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  • Welcome to the Multimedia Principles of Learning. Today we will cover Modality and Redundancy.
  • This lesson will cover the Modality Principle, Redundancy Principle, and Exceptions to these rules. At the end of the instruction, students will be asked a series of questions to assess how ell they understand the principles.
  • When this lesson is complete, students viewing it will be able to define, identify, and apply the Modality and Redundancy Principles of Multimedia education.
  • What is Modality? Modality is defined as method, or manner. The modality principle addresses the manner, or method students use to learn. Modality Principle states that students learn better when text supporting multimedia learning is spoken as opposed to printed on screen... ...when the two types of elements will be used together.
  • Human beings have two channels they use to process learning. The visual/ pictorial, and th auditory/ verbal. By understanding this, and applying the modality principle, instructors and instructional designers provide their students with the best opportunity to learn.
  • When a graphic is supported by printed text, the learner must use the same learning channel; the visual channel, to process both the text and the supporting graphic. The result can be cognitive overload and a failure to learn.
  • When multimedia elements, like charts, graphs, or photography; are used to support learning, they become part of the cognitive load. The information they contain must be processed in order for the learner to assimilate the information presented. Applying the Modality Principle, multimedia instruction allows students to process the text using the auditory channel and the graphic using the visual channel. This reduces the cognitive load and improves student performance.
  • When text is printed on the same screen, as the graphic elements of a multimedia lesson, the demands on student’s processing ability can cause cognitive overload and result in a failure to learn.
  • Adhering to the Modality Principle of Multimedia learning, we provide narrated support for the graphic elements and take advantage of both the visual and auditory channels for information processing. This method produces the best results for most learners.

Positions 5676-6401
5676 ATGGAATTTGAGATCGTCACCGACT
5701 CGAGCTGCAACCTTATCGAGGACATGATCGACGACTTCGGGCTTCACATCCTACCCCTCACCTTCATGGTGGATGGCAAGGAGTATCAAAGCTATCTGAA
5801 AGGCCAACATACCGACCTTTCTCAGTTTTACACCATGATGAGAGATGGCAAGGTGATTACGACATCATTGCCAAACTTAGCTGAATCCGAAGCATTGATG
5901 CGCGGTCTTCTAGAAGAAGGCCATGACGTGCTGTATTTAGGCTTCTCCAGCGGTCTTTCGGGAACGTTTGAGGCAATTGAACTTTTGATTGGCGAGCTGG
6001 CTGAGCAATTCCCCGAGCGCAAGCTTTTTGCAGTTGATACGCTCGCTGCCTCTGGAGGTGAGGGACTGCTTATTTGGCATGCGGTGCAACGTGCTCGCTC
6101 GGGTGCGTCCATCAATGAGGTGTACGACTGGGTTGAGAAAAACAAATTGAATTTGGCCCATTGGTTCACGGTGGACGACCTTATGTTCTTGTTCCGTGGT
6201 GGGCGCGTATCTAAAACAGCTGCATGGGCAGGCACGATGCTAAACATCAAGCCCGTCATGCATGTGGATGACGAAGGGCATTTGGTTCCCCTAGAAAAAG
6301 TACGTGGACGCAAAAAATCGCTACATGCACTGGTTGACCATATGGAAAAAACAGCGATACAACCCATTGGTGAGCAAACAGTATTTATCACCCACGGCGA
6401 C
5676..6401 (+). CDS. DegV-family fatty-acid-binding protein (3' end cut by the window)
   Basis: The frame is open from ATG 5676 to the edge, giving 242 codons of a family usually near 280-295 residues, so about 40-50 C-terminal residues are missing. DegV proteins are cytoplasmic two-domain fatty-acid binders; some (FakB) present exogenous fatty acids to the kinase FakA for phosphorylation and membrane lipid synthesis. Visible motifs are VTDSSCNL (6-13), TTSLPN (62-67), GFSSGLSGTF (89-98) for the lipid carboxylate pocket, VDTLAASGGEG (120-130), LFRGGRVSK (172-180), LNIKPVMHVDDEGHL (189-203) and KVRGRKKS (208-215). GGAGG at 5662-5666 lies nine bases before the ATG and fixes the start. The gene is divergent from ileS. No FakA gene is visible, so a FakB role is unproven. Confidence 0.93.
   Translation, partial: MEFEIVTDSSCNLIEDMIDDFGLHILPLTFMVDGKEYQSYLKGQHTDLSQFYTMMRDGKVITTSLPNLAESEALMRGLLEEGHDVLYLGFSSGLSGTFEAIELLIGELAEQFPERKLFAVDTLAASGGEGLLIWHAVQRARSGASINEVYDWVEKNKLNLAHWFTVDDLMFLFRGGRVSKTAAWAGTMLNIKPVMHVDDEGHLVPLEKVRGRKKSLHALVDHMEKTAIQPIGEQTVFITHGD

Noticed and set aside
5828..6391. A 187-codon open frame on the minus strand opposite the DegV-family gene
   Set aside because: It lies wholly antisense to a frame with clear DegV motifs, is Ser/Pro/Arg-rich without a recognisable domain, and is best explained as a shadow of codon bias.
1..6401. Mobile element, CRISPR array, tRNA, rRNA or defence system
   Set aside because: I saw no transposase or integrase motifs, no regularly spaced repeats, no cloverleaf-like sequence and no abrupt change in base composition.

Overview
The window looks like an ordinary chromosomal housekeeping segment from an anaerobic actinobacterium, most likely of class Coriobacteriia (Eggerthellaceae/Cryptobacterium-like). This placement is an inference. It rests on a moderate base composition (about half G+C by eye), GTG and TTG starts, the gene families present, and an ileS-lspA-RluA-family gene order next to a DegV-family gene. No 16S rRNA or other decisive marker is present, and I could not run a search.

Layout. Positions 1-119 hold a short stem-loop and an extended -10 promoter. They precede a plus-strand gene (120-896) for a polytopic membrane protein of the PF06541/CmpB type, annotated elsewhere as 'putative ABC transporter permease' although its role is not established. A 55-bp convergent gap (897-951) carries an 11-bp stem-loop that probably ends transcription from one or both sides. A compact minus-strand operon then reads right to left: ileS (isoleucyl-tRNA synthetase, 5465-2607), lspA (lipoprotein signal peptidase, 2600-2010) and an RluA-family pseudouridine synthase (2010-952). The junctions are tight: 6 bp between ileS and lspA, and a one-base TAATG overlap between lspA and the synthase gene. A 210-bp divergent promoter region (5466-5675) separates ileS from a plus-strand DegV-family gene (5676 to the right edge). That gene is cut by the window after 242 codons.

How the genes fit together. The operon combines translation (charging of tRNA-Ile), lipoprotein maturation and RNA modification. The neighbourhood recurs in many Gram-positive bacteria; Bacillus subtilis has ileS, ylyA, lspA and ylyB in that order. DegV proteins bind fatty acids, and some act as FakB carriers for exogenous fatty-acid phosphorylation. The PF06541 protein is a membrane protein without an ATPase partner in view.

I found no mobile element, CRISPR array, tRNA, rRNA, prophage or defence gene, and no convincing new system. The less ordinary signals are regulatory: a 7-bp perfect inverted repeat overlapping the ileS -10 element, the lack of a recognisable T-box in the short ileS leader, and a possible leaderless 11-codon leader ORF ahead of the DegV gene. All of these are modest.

• Redundancy is “the unnecessary repetition of an idea or information.” The Redundancy Principle tells us that student learning is improved when graphic lesson elements are accompanied by narration alone as opposed to instances where narration is accompanied by printed, on screen text.
  • The Redundancy Principle tells us to avoid using both printed text and audio support of graphics in a multimedia lesson. The text and narration are redundant, and the student’s attempt to compare printed text and audio narration wastes cognitive resources. Clarke & Mayer refer to this as Extraneous cognitive processing.
  • The Modality Principle does not apply if there is no graphic or photograph on screen. In the case of complex lessons, like math problems, words may appear as memory supports. Key word that help students organize a complicated problem are another exception to the modality principle. Directions for multi-step problems or lessons are also exceptions to the Modality and Redundancy Principles.
  • The Modality and Redundancy principles apply when using words to support graphic elements in multimedia instruction. It applies when graphics appear on screen at the same time words are to be used in support of the visual learning tool. In these cases, use narration, not on screen, printed text. Using text and graphics together on screen overloads the visual channel of our sensory memory. Using text and narration together violates the Redundancy Principle. These principles are not absolutes. They are narrowly employed when discussing multimedia lessons in which visual and verbal learning tools are used together.